Due to competition, most web hosting companies rise to the top with a reliable customer support.

Hope this helps.


12-19-2005, 08:36 PM
Web hosting business is lucrative, however you need a lot of skills: server administration, marketing, advertising, troubleshooting.

If you do want to get into web hosting, try one that is fully outsourced so you only have to market it.


02-18-2006, 11:00 AM
my recommendation is if you want to get into webhosting which i find not only to be EXTREMELY competive, it is a flooded market and people have little room to allow for error. If you jack up your customers they will plaster your name everywhere. Find yourself a niche, you can run a couple of companies under an umbrella if necessary but take one of your interests that you enjoy and make that a niche. I had a sportscar webhosting thing where people hosted themselves similar to what cardomain does and that brought a lot of activity, i also specialized in PHPBB, installing and configuring forums for small groups, that kept me busy for a long time.

more or less i eventually got bored and overwhelmed, but i did OK for a while, it never paid the bills but it was a decent side business and it got me a decent job -- which is what i really wanted out of it -- experience; when i couldnt get a company to take me on i manufactured my own.

03-25-2006, 11:31 PM
Maybe that's something you should ask in a specific web hosters community. Try: webhostingtalk.com

I'm an active member there (SniperDevil; 6,200 posts :lol:), and it's a wonderful resource for web hosting. But, I'd like to comment on the idea in the first place.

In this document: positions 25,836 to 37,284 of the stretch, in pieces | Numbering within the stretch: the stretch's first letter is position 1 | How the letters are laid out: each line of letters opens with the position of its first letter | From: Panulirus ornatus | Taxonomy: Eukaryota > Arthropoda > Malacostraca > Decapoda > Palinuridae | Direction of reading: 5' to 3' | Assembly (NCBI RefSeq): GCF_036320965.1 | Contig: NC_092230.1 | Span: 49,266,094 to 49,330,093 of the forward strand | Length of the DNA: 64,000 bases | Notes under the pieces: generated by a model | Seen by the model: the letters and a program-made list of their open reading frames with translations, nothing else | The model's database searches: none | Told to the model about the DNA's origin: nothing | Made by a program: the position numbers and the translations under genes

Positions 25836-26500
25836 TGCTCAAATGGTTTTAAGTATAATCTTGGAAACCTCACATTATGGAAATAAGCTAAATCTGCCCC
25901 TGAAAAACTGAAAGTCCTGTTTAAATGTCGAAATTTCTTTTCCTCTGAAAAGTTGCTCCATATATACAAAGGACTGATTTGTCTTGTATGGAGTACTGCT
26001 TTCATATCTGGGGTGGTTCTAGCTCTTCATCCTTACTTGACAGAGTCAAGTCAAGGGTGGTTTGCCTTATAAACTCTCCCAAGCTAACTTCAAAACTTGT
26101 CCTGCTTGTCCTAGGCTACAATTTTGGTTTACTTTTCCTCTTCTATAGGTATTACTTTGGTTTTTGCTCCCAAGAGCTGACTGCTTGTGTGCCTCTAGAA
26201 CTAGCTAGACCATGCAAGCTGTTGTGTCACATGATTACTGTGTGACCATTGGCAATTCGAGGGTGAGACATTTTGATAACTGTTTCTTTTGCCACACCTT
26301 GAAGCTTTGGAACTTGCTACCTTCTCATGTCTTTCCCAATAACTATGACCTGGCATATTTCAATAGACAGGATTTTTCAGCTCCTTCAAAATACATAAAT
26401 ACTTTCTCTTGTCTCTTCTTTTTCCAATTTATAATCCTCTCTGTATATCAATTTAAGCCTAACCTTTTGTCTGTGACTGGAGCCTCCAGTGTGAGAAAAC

Web hosting has become a virtual commodity, and one which I would not pursue in its standard implementation of "compete for price." If you're bent on web hosting, I'd absolutely find and choose a niche and market, market, market to that niche specifically. Don't try to cover all bases! For example, you may find that the small-business sector is underserved (I don't know; is it?) and you may choose to market to that sector. It's a relatively profitable market, especially locally, but you must stick to your niche. If you stray too far, you have just made the mistake the majority of new businesses do: straying from their business plans for a couple unusual clients to the point where it's hard to get back on track. Stay on track, even if it costs you a few clients (who aren't part of your target market anyway!).

Overall, though, I wouldn't recommend web hosting. It's way too saturated.

09-08-2017, 07:23 AM
Hi, its great to know that you want to start a web hosting business. Well! talking about it, firstly the competition in market is very high and you all need to do a great handwork for getting the best results. You have to first keep a track of your competitors and well you have to plan first regarding the amount to as well. Secondly, you have to take charge of the server that is costly and finally then you can start a home.

08-16-2018, 04:55 AM
Maybe that's something you should ask in a specific web hosters community